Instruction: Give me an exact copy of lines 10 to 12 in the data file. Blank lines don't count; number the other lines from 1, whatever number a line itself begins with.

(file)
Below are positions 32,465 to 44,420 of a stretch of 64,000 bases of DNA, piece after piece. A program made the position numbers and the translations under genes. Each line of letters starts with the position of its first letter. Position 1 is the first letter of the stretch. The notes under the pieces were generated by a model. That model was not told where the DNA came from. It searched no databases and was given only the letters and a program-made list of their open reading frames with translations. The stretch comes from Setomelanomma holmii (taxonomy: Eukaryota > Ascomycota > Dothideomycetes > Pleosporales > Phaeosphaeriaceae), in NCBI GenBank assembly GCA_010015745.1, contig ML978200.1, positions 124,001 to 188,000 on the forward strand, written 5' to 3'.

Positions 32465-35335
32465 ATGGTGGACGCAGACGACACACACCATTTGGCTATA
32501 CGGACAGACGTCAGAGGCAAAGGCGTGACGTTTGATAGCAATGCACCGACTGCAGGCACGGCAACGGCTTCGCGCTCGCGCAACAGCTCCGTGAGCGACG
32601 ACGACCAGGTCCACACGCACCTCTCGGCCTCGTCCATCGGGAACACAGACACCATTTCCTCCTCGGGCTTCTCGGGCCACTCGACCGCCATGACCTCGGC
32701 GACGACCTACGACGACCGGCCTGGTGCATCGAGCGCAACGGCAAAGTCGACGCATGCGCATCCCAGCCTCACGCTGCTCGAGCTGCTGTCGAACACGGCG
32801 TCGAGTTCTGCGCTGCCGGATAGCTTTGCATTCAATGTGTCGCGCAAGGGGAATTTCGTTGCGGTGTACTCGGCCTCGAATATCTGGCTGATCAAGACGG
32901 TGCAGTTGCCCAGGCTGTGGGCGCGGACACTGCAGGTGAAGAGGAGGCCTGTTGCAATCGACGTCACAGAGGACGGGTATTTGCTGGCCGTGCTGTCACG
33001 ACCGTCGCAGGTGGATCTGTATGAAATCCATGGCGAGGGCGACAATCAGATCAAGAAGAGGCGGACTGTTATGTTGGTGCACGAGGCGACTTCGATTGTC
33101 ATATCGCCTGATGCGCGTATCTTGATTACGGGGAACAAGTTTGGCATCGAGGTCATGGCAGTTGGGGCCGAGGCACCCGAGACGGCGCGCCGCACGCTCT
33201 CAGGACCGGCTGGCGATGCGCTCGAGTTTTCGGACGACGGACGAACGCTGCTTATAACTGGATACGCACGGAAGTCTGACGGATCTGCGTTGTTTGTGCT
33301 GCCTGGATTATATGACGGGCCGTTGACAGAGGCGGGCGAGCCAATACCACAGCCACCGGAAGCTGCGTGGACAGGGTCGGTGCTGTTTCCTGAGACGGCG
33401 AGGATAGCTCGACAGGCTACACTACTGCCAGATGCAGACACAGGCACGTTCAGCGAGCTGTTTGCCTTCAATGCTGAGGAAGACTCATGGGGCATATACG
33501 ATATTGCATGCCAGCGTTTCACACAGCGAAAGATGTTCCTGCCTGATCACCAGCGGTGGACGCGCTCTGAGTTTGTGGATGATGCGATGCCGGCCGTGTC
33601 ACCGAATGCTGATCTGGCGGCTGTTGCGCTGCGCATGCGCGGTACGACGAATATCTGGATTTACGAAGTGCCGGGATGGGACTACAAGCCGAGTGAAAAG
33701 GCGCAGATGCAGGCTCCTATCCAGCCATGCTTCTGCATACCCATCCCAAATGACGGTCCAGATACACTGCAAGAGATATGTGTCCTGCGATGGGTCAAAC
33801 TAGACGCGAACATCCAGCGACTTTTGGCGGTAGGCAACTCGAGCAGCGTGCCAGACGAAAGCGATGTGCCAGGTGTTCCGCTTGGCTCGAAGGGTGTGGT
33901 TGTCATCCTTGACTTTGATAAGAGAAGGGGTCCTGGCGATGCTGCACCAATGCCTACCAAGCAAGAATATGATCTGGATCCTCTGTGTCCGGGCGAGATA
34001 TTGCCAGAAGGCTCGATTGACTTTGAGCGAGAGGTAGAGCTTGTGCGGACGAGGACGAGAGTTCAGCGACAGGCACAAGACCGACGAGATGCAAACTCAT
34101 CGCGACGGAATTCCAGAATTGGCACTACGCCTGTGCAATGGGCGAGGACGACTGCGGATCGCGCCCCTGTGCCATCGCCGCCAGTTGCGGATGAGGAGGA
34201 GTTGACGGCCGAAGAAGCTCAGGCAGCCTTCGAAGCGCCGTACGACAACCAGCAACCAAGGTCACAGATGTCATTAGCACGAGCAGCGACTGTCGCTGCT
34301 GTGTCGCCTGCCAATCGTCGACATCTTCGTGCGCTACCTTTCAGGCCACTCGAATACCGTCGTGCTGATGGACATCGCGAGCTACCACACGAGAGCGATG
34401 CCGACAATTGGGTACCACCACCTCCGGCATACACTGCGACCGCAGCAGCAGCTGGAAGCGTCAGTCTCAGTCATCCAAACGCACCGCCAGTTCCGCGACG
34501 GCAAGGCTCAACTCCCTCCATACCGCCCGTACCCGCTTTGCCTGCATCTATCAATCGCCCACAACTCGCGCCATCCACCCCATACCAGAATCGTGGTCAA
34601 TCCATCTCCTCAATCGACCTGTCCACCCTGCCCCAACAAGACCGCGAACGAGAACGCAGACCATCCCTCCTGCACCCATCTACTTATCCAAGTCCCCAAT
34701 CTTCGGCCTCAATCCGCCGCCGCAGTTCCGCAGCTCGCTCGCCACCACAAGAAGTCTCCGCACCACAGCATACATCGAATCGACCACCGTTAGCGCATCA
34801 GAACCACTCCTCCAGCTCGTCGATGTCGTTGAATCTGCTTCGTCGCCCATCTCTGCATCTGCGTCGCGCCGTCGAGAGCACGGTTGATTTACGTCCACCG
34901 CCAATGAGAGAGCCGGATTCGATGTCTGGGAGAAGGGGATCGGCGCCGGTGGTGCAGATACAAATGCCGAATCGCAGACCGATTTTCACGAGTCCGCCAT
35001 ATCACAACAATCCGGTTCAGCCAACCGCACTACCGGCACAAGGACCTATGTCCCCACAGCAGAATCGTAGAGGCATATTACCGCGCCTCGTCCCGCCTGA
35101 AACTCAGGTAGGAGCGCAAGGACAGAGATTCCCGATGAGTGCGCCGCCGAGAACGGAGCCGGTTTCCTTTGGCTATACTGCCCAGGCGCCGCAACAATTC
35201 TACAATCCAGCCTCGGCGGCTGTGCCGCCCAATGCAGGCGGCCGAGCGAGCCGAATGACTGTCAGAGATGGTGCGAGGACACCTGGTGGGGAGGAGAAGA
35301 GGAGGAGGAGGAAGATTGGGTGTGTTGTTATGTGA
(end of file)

33101 ATATCGCCTGATGCGCGTATCTTGATTACGGGGAACAAGTTTGGCATCGAGGTCATGGCAGTTGGGGCCGAGGCACCCGAGACGGCGCGCCGCACGCTCT
33201 CAGGACCGGCTGGCGATGCGCTCGAGTTTTCGGACGACGGACGAACGCTGCTTATAACTGGATACGCACGGAAGTCTGACGGATCTGCGTTGTTTGTGCT
33301 GCCTGGATTATATGACGGGCCGTTGACAGAGGCGGGCGAGCCAATACCACAGCCACCGGAAGCTGCGTGGACAGGGTCGGTGCTGTTTCCTGAGACGGCG